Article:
NP: July 8, 1864 Richmond Examiner: The Situation at Petersburg, July 6-7

   

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in July 1864

Editor’s Note: This article was transcribed by Jackie Martin.

THE SITUATION AT PETERSBURG.

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There is nothing new to report in the situation at Petersburg.  The two armies continue to confront each other, with occasional shelling and skirmishing.  On many portions of the line our troops and the enemy are said to be so close to each other that a man could almost hurl a stone from one line of intrenchments to the other; and it is reported, we know not with what truth, that newspapers are sometimes wrapped around a stone, and an exchange thus effected.  A Petersburg paper gives the following news of the situation there:

We continue to hear from many sources, all of which are entitled to credit, that the enemy is suffering greatly for water.  The correspondents of Northern journals complain of this great deprivation deserters refer to it, and persons who have resided all their lives in the section now occupied by the enemy, say that at seasons of dryness like the present, even the sparsely scattered population of the county feel most keenly the absence of water.  The enemy have probably sixty thousand or more troops between our city and the two rivers, accompanied by thousands of horses, and our readers may form some idea of the quantity of water required.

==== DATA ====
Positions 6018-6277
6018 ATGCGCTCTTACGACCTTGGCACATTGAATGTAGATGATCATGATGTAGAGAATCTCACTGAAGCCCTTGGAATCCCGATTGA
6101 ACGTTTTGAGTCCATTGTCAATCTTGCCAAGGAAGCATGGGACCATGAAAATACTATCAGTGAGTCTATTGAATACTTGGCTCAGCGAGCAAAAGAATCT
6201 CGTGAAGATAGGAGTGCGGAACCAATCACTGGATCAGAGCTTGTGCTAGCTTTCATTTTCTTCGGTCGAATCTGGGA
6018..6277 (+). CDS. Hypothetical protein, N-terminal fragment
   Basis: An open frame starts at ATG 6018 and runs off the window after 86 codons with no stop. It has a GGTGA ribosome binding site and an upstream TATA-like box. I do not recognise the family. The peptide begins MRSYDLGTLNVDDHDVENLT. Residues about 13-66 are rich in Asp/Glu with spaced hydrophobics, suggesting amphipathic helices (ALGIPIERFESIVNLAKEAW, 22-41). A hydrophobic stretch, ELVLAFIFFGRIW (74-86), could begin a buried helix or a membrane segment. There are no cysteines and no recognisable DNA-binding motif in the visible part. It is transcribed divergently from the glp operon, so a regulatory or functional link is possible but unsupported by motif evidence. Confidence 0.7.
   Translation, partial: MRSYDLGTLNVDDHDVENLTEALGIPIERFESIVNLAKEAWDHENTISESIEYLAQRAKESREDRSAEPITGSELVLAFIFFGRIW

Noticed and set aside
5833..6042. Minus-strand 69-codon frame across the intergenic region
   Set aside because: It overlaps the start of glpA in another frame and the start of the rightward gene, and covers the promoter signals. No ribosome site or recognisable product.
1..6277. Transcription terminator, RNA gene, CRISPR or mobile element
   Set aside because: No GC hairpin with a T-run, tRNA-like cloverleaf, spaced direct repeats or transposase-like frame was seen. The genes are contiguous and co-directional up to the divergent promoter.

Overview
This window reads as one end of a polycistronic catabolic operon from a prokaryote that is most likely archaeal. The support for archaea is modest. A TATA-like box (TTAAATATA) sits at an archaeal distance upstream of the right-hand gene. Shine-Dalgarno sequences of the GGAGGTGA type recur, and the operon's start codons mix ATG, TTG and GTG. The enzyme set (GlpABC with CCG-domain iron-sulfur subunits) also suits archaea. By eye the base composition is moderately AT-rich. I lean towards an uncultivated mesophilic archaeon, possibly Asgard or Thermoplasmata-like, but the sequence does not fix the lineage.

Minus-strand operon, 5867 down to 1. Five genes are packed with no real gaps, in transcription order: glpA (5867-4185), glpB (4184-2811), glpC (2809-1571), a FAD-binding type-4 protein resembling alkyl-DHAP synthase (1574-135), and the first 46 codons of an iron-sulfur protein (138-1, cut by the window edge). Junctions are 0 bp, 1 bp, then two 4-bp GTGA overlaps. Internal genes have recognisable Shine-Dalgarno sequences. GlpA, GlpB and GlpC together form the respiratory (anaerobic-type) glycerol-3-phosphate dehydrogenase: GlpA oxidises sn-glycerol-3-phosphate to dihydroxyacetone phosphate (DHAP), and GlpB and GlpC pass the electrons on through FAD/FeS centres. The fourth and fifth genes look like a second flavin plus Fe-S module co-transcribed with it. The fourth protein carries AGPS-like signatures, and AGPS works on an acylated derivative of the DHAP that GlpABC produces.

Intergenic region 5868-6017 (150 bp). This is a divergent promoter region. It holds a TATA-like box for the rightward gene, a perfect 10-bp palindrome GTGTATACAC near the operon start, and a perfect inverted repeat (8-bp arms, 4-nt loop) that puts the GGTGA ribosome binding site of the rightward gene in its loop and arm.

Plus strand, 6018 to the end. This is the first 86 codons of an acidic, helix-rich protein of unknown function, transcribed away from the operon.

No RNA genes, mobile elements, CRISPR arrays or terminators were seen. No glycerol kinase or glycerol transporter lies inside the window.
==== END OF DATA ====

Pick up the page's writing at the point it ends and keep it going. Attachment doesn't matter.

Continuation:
Another rumour would have it that Grant was evacuating our front.  Up to 8 o’clock this unfounded story obtained many believers, but at the hour mentioned there came thundering and crashing into the city a succession of 32-pounders, which proved beyond all controversy that there was no truth in the rumour, and sent many of its advocates to running and dodging about in cellars and basements, with a nimbleness of foot that would have been amusing if it had not been quite so alarming.

The enemy’s villainous practice of shelling the city is maintained with a steadiness and perseverance which would disgrace a Nero or a Caligula.  But with all his thunders Wednesday but one solitary accident occurred, and that cost an old, wornout horse his life.1

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Source:

  1. “The Situation at Petersburg.” Richmond Examiner. July 8, 1864, p. 2 col. 6

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